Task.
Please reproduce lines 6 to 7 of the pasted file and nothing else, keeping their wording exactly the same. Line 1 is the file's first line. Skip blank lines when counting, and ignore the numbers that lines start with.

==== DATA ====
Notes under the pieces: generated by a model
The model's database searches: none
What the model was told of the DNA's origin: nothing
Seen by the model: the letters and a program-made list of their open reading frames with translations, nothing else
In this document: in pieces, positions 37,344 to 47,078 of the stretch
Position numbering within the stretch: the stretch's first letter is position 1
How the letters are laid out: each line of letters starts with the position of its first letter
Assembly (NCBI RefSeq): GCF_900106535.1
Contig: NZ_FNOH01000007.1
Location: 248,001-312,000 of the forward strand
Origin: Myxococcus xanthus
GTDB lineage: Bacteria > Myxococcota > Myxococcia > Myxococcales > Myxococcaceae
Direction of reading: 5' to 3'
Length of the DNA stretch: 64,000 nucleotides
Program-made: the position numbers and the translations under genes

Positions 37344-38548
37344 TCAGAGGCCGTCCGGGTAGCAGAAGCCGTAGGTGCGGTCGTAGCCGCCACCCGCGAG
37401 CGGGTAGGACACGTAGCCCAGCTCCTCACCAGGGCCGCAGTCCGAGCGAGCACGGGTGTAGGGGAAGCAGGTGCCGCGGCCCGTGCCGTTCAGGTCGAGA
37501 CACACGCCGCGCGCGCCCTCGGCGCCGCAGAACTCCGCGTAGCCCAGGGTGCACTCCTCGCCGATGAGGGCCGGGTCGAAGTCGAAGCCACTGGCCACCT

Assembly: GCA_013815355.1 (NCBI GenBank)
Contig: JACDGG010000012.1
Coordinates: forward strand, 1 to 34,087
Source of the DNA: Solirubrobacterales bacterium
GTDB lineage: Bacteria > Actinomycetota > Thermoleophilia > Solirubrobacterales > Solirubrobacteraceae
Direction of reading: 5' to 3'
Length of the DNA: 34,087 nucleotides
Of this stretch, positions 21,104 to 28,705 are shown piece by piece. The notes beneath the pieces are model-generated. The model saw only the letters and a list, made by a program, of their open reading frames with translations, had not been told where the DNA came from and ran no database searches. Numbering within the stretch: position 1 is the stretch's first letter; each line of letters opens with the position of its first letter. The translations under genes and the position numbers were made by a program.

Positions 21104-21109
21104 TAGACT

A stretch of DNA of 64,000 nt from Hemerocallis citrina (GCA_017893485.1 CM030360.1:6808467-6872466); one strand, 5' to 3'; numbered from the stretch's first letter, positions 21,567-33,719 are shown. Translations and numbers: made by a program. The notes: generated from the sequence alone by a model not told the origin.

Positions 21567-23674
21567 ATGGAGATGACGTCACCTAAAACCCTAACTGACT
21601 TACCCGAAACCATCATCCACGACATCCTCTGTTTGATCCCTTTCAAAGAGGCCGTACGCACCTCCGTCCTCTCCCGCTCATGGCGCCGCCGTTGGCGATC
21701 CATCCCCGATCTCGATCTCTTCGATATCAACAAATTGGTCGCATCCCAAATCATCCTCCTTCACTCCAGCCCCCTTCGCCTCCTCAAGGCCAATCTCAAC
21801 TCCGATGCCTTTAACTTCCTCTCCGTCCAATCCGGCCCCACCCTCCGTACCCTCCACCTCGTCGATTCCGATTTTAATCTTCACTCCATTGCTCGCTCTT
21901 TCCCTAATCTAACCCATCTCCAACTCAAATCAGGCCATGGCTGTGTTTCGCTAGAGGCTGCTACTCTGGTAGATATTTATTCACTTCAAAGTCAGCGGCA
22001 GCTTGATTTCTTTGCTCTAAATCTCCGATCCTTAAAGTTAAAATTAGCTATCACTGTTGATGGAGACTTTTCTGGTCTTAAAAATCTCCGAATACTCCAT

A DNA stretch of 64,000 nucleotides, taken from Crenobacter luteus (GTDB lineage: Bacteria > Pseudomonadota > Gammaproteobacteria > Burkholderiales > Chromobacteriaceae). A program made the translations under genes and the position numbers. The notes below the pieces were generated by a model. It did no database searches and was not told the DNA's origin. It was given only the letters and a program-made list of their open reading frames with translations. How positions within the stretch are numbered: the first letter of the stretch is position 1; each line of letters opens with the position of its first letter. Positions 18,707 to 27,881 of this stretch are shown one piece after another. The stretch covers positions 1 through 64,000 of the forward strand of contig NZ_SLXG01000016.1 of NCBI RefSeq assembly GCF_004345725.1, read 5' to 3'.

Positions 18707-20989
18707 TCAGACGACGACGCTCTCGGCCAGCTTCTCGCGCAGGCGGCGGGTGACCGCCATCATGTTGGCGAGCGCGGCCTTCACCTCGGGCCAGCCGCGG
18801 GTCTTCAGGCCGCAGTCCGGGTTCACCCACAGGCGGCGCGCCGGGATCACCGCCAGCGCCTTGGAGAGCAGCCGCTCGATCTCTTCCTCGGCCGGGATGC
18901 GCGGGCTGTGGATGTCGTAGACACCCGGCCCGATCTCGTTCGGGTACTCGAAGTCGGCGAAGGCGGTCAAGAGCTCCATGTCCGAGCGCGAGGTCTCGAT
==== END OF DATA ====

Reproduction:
Position numbering within the stretch: the stretch's first letter is position 1
How the letters are laid out: each line of letters starts with the position of its first letter